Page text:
Students Approve $100 Million Renovation of Campus Hot Spot

November 25, 2008

When it opened in 1967, the University Center quickly became the campus “living room” – offering students the latest in lounging comfort, dining and entertainment options.

The facility continues to serve a vital role for students, faculty and staff. But after more than 40 years without a major renovation, it needs a facelift to bring it up-to-date and more in line with the vision of the University of Houston as a top-tier institution, said Keith Kowalka, executive director of the center.

A $100 million, student-led plan to bring enhanced dining options, updated technology and expanded meeting, study and lounge space gained steam when a majority of student voters approved a fee increase to pay for renovations.

“I think that this presents a compelling case on behalf of students that they want to have a much improved university center,” Kowalka said. “This will be much more on par with what other campuses have.”

The UC Transformation Project must also be approved by the UH System Board of Regents, the Texas Legislature and the Texas Higher Education Coordinating Board. But the proposal passed its first major hurdle on Nov. 18 and 19, when 77 percent of the 4,161 students who voted in the campus-wide election supported the plan.

The upgrade, which would be performed in phases and completed by 2014, would include additional study and meeting spaces for student organizations, a centralized conference center, more retail and dining options, new outdoor lounging spaces, an outdoor amphitheater and a sleek new design.

“We wanted something that would look like the sort of next-generation facility that is really going to make people proud to be a Cougar,” said Micah Kenfield, a senior linguistics major who served as co-chair of the UC 2010 Initiative – the student-led initiative to renovate the University Center.

The new center will improve the reputation of the University, and offer a better first impression for incoming students, he said.

“(The current facility) looks very dated,” Kenfield said. Although it is very functional, and utilitarian in design, it looks a little too much “like a strip mall from 1965,” he said.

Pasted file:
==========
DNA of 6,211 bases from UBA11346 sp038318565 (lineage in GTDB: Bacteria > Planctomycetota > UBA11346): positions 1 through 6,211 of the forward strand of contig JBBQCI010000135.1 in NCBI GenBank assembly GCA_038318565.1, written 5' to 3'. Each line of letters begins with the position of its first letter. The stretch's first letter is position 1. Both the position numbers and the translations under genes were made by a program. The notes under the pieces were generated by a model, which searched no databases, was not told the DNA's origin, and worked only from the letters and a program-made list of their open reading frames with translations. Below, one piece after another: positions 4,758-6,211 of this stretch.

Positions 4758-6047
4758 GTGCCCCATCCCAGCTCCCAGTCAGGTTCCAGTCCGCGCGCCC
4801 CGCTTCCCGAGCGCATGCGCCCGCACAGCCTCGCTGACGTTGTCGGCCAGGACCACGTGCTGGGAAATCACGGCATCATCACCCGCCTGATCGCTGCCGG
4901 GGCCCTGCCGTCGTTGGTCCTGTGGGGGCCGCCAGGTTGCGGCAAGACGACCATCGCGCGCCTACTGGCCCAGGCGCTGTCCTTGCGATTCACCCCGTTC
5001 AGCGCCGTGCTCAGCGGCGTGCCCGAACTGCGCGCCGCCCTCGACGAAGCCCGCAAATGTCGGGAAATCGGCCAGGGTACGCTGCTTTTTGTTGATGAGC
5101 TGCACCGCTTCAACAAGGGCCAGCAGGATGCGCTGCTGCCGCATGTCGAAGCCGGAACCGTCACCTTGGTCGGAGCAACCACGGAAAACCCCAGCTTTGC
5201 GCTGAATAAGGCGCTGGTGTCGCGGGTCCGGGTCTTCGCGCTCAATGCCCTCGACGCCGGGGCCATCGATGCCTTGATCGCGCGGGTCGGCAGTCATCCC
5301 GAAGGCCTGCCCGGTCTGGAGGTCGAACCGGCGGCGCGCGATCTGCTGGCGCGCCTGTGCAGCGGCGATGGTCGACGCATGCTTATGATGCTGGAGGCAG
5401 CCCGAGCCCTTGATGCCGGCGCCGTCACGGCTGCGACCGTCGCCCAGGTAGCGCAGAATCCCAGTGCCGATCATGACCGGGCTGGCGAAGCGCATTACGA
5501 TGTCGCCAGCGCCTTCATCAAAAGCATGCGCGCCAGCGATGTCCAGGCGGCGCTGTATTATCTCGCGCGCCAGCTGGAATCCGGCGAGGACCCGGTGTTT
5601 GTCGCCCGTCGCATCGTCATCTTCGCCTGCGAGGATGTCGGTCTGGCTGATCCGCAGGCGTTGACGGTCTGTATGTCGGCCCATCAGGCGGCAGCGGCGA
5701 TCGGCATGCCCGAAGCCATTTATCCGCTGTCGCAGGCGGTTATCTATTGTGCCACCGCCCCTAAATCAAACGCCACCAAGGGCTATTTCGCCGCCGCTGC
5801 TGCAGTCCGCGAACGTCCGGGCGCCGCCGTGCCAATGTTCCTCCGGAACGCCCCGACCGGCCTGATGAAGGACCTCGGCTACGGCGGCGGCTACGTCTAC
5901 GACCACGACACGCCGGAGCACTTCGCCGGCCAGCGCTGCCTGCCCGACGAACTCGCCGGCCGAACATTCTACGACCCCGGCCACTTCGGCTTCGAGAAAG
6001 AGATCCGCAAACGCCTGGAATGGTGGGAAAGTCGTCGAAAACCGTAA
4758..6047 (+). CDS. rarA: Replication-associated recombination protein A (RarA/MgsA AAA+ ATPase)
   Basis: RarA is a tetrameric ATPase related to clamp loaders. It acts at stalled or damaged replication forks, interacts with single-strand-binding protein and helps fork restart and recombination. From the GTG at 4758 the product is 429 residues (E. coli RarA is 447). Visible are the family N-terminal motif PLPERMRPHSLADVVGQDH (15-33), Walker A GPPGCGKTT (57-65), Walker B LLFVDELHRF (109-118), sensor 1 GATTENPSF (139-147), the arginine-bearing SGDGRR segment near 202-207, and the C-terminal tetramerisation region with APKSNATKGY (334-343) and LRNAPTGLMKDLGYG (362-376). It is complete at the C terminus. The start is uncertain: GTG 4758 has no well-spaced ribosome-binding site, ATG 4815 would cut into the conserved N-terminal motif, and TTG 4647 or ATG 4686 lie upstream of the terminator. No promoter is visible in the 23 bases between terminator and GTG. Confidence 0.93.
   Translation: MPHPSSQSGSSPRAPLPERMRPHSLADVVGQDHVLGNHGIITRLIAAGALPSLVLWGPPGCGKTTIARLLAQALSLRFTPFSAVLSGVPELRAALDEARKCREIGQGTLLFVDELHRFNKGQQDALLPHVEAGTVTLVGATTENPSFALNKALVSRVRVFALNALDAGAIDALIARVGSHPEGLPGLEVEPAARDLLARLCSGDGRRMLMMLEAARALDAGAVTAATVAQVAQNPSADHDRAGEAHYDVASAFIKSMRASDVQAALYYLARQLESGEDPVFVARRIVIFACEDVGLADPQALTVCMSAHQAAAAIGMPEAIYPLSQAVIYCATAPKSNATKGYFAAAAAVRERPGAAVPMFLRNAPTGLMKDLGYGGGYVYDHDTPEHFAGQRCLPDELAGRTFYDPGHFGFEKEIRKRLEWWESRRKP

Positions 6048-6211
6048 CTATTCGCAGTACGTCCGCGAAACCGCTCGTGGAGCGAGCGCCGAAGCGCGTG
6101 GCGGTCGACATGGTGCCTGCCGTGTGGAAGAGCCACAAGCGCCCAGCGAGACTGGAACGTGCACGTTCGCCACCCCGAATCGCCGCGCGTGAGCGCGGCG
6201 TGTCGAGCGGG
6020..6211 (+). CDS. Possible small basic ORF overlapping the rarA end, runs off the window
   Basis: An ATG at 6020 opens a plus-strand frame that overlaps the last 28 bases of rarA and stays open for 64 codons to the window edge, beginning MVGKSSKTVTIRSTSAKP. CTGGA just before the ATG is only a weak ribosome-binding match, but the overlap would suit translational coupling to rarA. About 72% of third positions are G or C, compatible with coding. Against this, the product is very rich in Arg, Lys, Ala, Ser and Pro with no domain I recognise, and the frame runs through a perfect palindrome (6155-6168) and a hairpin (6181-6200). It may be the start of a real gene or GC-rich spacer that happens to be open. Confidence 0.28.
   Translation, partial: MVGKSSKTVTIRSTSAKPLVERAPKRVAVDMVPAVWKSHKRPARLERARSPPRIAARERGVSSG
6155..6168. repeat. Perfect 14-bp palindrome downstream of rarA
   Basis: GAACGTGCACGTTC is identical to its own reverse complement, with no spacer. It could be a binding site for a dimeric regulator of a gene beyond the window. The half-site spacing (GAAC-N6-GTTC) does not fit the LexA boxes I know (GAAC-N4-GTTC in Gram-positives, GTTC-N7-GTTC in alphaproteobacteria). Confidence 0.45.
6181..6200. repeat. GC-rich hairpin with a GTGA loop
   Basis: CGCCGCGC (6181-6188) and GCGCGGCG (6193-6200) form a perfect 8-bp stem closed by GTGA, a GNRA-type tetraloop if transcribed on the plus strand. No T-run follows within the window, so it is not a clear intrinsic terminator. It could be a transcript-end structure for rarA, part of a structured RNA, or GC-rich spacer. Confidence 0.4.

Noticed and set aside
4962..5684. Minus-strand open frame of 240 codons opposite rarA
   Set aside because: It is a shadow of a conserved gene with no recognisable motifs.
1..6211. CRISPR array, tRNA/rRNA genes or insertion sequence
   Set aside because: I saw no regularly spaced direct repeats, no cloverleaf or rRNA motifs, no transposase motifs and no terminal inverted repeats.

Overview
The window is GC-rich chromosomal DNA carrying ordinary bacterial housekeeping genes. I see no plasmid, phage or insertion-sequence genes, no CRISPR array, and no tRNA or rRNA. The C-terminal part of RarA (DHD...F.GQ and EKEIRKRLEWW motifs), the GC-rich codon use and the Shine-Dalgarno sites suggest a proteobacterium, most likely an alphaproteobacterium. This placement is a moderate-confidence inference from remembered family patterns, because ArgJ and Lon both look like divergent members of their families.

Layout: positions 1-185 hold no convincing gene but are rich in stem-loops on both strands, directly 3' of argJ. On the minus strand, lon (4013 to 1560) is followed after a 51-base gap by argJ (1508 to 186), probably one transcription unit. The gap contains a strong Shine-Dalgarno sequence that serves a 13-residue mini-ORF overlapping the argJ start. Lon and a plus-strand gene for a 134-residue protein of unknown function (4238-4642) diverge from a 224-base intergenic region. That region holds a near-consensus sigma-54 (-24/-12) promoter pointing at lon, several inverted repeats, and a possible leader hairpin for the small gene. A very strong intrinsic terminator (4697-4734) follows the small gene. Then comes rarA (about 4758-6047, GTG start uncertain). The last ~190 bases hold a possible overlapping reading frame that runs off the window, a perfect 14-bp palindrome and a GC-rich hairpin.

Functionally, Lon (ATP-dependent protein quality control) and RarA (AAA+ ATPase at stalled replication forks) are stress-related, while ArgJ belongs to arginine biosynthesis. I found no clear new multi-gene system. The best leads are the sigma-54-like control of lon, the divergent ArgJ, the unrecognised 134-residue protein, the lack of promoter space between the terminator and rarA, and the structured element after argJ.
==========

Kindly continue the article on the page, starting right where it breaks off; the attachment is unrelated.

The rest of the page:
The improvement project would be paid for with student fees, which would gradually increase from the current $35 a semester fee to $160 a semester in 2014. The first $25 a semester increase won’t go into effect until 2010.

Though the increase is significant, the eventual return on the investment will be well worth it, Kenfield said.

“We’ve been telling people it’s their first contribution as an alumnus,” he said. “A lot of the students feel like it is not that much to ask for with all we are giving them in exchange.”

The renovations will bring new life to the University Center, which first opened its doors Feb. 13, 1967. At the time, the $5 million building was considered state-of-the-art, with a 1,200- person ballroom, a 500-seat cafeteria, a formal lounge for entertaining and receptions, and a variety of retail options. It was funded with a $6 student services fee and served a student population of about 20,000 students.

In 1973, the center was expanded with the openings of the UC Underground, and the UC Satellite.

Over the years, the center has undergone small upgrades and enhancement projects, but it has never gone through a major renovation. The UC Satellite was substantially upgraded in 2001, as a result of damage caused by Tropical Storm Allison in June of that year.

As proposed, construction would take place in three phases, allowing the University Center to continue operations. The first phase of construction would begin in May 2011.

Students will make a proposal to the UH System Board of Regents in February, with their final consideration coming in June. Also in February, students will begin to lobby the Texas Legislature, which would have to approve a fee increase.

Kenfield said he is hoping all necessary approvals will be received by July, in time for the search for a professional design team to begin in fall 2009.

Michelle Hillen